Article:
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2016 September

nelso663

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September 30, 2016

Presenting Michael!

September 30, 2016 | By | No Comments

Hi there, CHI community. I’m Michael Nelson, and I’m really excited to be a part of this cohort. I’m in my second year of the master’s program in Media and Information at MSU’s Department of Media and Information. After watching movies and eating food, I’m most interested in exploring scholarly communication and knowledge management. I’m currently exploring those latter two topics in research for my master’s thesis and in other projects at my college. I also enjoy project-based work on these topics, as I found this past summer working at the Inter-university Consortium for Political and Social Research as part of the University of Michigan iSchool’s Research Experience for Master’s Students program.

In short, I’m enthusiastic about these topics both as a researcher and as a practitioner.

Right now, I’m thinking my project might involve following up on some coursework I’ve done in the field of information and communication technologies (ICTs) for development (the field commonly known as ICTD or ICT4D). I’m especially interested in ICTD projects that have been applied in the context of indigenous knowledges.

My interests are informed by the work I did as an undergraduate and the work I’ve done since then. Studying history at North Park University in Chicago, I became especially interested in knowledge production, specifically knowledge in the human sciences. Then, the ups and downs of working at a startup investment fund and subsequently at a Chicago high school during the years between undergraduate and graduate study spurred my interest in returning to school in the domain of information science.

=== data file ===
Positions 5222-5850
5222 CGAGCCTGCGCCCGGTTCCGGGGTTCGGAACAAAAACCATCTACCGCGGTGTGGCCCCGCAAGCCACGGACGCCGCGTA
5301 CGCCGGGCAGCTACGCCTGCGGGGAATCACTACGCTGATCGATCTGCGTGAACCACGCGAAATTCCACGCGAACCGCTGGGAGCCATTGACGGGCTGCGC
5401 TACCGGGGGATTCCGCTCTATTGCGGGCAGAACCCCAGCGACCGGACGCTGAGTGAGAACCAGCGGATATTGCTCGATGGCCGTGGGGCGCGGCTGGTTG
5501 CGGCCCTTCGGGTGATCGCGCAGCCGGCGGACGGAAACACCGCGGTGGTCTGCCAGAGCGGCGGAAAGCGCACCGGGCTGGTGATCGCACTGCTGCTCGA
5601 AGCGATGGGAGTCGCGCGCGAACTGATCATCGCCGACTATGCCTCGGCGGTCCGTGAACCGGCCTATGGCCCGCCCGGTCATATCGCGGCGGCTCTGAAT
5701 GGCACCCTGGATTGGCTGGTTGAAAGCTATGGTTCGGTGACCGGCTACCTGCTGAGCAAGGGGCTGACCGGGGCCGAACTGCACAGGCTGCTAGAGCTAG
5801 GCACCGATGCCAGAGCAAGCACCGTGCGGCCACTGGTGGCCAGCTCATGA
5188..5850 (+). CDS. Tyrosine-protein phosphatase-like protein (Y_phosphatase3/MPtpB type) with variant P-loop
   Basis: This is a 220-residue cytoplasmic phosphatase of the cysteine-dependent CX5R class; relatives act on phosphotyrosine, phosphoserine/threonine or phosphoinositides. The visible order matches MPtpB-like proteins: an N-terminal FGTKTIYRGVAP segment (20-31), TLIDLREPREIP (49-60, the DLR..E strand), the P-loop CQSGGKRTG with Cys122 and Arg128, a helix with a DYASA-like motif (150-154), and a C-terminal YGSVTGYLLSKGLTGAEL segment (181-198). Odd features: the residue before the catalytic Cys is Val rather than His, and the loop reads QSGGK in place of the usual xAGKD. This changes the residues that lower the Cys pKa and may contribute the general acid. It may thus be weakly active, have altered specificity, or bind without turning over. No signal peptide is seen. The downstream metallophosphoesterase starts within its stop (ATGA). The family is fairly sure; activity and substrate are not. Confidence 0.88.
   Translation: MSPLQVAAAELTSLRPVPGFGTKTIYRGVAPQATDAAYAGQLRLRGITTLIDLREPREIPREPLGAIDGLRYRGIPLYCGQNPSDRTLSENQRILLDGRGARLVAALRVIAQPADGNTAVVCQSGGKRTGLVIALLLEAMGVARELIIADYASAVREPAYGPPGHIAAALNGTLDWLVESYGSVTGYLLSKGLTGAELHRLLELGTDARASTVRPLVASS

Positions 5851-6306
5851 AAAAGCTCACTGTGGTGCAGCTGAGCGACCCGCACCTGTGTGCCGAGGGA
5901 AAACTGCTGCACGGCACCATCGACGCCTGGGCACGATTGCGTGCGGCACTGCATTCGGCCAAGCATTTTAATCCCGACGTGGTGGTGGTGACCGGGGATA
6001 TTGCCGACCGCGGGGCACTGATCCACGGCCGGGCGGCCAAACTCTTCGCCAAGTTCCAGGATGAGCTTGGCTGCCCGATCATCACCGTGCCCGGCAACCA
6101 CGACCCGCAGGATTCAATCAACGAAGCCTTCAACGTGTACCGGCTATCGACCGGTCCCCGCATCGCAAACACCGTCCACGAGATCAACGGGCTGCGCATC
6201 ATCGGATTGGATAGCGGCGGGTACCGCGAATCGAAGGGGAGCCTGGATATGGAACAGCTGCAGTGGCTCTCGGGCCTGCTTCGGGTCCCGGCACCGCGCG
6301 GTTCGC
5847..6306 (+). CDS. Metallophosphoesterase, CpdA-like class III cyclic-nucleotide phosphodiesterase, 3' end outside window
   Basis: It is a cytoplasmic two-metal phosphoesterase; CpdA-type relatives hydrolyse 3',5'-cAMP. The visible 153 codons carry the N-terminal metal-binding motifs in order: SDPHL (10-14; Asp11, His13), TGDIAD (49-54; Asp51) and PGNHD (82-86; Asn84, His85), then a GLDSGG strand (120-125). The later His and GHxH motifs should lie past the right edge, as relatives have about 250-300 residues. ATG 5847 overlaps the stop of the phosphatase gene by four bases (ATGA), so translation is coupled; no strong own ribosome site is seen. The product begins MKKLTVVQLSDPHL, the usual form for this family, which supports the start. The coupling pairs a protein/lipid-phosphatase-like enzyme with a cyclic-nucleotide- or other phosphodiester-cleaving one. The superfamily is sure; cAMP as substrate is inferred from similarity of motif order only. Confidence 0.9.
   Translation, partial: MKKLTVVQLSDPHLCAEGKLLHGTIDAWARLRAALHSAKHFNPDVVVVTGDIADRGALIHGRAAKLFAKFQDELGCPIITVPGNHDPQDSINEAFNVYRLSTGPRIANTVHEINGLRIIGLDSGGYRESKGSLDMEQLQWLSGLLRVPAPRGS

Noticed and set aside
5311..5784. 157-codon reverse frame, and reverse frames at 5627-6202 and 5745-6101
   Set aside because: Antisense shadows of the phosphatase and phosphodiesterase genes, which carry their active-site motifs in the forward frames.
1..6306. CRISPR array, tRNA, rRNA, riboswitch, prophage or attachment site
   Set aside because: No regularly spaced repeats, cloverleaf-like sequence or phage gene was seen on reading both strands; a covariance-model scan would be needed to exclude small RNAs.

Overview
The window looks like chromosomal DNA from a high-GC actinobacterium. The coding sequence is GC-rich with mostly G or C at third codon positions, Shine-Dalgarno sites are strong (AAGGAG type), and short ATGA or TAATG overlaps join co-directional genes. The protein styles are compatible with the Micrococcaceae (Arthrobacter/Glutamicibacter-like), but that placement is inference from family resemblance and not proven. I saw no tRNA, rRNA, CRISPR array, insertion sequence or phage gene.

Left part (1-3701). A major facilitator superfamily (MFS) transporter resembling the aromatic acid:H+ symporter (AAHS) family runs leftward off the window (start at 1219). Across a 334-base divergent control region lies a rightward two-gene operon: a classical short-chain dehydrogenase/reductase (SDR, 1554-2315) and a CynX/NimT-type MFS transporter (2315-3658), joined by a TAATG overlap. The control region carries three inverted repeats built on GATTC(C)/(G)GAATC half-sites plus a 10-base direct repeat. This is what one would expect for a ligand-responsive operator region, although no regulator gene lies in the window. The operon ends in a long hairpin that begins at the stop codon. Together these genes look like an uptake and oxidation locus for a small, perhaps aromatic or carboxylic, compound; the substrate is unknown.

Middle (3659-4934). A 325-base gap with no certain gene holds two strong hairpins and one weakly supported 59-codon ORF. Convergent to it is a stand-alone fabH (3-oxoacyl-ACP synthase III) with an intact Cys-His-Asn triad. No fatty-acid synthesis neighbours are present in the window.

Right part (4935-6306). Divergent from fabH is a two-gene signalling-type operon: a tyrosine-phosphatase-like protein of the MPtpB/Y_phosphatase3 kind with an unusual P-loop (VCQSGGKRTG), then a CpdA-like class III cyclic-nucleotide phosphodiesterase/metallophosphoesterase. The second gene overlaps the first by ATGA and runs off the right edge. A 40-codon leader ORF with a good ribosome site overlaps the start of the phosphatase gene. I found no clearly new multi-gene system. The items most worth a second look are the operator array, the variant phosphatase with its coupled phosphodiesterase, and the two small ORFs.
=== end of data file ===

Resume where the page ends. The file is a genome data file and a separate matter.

Looking forward to collaborating with and learning from other Fellows this year, and also to discussing all that right here on this blog with the CHI community!

nesbit17

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September 30, 2016

Introducing Monica

September 30, 2016 | By | No Comments

MeHello! My name is Monica Nesbitt. I am a third year PhD student in Linguistics.   My research interests are in the subfields of phonetics, phonology, and sociolinguistics. More specifically, I am interested in probing the ways in which social and cognitive attributes effect speech perception and production and what their implications are for sound change. I am currently involved in documenting language change here in Lansing and am interested in utilizing the skills I will learn as a CHI fellow to create a repository of the interviews being conducted by myself and my collaborators.  Very excited to get started!

 

Jessica Yann

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September 30, 2016

Introducing Jessica

September 30, 2016 | By | No Comments

Hello all!

My name is Jessica Yann. I am a PhD candidate in the Department of Anthropology. My focus is archaeology, specifically of the Midwestern region with an emphasis on the late 18th and early 19th centuries.  I am currently working on finishing up my research and analysis for my dissertation.